Arctic sea ice, in the midst of re-freezing

While 2007 retains the record for the lowest observed mimumum summer Arctic sea ice extent, the level right now is the lowest ever observed for this time of year:

Arctic sea ice extent, 9 November 2009

The US National Snow and Ice Data Centre explains the situation with reference to strong winds: “the growth rate slowed for a time in early October, coinciding with strong winds from the south over central Siberia. The winds helped prevent ice from forming along the Siberian coast. At the end of the month, extensive areas of open water regions were still present in the northernmost North Atlantic, and north of Alaska. The ice edge was north of both Svalbard and Franz Josef Land.”

The year-on-year trend, going back more than 30 years, shows that fall ice has been progressively less extensive. Note that, at Canada’s northernmost permanent settlement nautical polar night conditions exist from late November to mid-January. During this time, “no trace of light can be seen anywhere but the sky is not completely dark at midday.” Further north, where the middle of the Arctic icecap is, this period of darkness extends even longer.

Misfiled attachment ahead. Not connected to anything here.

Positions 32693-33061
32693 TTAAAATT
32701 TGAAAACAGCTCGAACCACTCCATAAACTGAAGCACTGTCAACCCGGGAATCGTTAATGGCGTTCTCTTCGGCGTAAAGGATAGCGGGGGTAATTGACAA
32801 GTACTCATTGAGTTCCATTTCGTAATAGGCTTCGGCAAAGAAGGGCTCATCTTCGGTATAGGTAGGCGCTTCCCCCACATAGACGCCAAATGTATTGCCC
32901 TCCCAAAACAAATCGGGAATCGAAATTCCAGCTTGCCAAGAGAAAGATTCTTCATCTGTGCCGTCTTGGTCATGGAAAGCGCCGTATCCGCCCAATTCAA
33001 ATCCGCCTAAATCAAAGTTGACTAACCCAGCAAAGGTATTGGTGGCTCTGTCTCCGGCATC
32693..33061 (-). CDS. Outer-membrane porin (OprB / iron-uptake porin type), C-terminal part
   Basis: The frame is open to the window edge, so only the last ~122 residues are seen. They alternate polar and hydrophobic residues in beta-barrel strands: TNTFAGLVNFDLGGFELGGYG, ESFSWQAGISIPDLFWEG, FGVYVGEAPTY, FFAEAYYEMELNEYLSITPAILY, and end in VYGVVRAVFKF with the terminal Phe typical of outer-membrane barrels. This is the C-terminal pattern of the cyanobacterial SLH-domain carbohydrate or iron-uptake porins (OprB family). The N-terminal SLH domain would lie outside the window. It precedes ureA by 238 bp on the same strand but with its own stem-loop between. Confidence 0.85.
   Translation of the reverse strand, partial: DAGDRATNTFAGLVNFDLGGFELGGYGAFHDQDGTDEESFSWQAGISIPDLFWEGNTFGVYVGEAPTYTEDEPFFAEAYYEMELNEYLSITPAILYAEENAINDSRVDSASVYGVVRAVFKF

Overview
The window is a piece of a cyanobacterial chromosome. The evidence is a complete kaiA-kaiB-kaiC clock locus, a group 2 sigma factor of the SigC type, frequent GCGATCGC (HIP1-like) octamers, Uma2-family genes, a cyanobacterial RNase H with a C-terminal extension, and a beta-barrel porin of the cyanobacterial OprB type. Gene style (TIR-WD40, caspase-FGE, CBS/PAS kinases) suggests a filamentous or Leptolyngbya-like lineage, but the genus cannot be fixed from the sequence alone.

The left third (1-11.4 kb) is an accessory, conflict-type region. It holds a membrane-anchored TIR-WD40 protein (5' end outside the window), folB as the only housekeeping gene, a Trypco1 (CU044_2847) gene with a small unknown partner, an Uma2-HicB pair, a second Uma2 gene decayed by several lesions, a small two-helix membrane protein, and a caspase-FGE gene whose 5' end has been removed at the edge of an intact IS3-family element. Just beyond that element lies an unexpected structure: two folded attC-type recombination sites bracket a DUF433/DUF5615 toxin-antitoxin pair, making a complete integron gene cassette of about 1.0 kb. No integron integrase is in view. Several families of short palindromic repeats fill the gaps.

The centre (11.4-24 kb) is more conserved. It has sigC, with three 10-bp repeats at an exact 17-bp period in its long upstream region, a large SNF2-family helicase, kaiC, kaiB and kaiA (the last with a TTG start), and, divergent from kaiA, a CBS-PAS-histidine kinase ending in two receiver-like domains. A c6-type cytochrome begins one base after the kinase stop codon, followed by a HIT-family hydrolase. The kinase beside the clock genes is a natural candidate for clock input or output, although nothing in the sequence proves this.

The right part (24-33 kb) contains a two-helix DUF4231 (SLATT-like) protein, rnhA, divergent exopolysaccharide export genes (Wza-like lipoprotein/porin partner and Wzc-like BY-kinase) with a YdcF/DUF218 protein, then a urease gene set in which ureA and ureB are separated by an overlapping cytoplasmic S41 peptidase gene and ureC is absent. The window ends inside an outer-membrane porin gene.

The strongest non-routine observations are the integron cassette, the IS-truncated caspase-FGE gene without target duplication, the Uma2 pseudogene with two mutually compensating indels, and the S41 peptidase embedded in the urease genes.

Author: Milan

In the spring of 2005, I graduated from the University of British Columbia with a degree in International Relations and a general focus in the area of environmental politics. In the fall of 2005, I began reading for an M.Phil in IR at Wadham College, Oxford. Outside school, I am very interested in photography, writing, and the outdoors. I am writing this blog to keep in touch with friends and family around the world, provide a more personal view of graduate student life in Oxford, and pass on some lessons I've learned here.

One thought on “Arctic sea ice, in the midst of re-freezing”

  1. February 3, 2010
    Despite cool temperatures, ice extent remains low

    Despite cool temperatures over most of the Arctic Ocean in January, Arctic sea ice extent continued to track below normal. By the end of January, ice extent dropped below the extent observed in January 2007. Ice extent was unusually low in the Atlantic sector of the Arctic, the one major area of the Arctic where temperatures remained warmer than normal.

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